Privilege—general principles
Privilege—general principles

The following Dispute Resolution guidance note provides comprehensive and up to date legal information covering:

  • Privilege—general principles
  • What is privilege?
  • Types of privilege
  • Do you need to disclose privileged documents?
  • Withholding inspection on grounds of privilege—Rule 31.3(1)(b)
  • Who does privilege belong to?
  • How long does privilege last?
  • Privilege and case management
  • The future of privilege
  • Privilege—practical tips

The UK has voted to leave the EU and this will take place on exit day as defined in section 20 of the European Union (Withdrawal) Act 2018. This has implications for practitioners when dealing with disclosure. The Civil Procedure Rules 1998 (Amendment) (EU Exit) Regulations 2019, SI 2019/521, which will come into force on exit day, provide that references to CPR 78 will be omitted from CPR 31 and in relation to a mediation to which the Cross-Border Mediation (EU Directive) Regulations 2011, SI 2011/1133 applied before exit day, CPR 31.3 continues to apply on and after exit day as if the amendments to that rule made by the regulations had not been made. For information about the changes, including any related practice direction changes made by the 107th practice direction update, see Practice Note: Brexit—CPR changes—Part 31—Disclosure and inspection and Brexit—CPR changes—Part 78—European procedures.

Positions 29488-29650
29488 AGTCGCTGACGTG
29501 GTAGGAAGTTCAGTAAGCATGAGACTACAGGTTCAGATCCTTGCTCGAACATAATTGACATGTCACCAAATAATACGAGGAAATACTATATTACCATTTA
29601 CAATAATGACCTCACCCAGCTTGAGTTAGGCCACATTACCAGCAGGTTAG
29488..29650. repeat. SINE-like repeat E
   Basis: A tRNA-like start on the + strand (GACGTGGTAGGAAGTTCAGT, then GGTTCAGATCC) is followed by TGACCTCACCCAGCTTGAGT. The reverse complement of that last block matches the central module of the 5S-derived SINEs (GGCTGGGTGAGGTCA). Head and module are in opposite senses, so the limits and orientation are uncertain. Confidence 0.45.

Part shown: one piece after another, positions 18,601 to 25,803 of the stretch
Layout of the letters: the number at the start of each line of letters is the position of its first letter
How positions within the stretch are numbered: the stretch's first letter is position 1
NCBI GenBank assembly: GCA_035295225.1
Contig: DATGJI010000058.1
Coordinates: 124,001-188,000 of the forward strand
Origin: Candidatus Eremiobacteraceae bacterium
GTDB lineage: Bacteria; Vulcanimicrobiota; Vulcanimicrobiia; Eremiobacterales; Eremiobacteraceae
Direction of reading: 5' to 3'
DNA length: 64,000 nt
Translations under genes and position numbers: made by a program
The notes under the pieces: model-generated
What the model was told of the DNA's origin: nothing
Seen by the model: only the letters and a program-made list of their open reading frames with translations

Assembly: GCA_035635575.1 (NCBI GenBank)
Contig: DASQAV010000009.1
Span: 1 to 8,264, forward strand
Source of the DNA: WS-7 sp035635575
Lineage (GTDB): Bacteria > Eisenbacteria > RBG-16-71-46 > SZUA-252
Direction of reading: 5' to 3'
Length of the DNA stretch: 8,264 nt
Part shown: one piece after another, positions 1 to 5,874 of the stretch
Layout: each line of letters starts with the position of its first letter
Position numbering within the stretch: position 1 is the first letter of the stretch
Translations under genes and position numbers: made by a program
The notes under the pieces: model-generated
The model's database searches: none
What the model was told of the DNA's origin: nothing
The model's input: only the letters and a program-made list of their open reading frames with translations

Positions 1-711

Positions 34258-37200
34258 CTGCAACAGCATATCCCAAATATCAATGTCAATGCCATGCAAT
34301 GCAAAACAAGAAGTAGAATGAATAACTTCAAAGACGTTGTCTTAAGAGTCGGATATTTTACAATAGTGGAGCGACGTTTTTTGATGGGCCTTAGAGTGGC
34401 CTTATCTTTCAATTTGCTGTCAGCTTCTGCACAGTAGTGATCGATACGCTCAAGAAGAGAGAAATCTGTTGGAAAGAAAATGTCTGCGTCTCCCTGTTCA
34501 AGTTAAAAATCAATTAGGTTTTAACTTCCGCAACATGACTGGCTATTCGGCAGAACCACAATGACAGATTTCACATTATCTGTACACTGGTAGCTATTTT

This Practice Note considers the general principles, meaning and rationale behind privilege. It identifies the different types of privilege, including legal advice privilege and litigation privilege (known collectively as ‘legal professional privilege’ (LPP)), without prejudice communications, common interest privilege, joint privilege, public interest immunity (PII) and closed material procedures (CMP).

It looks at the effect of privilege on disclosure and inspection and the difference between confidential documents and privileged material. It also considers who the privilege belongs to,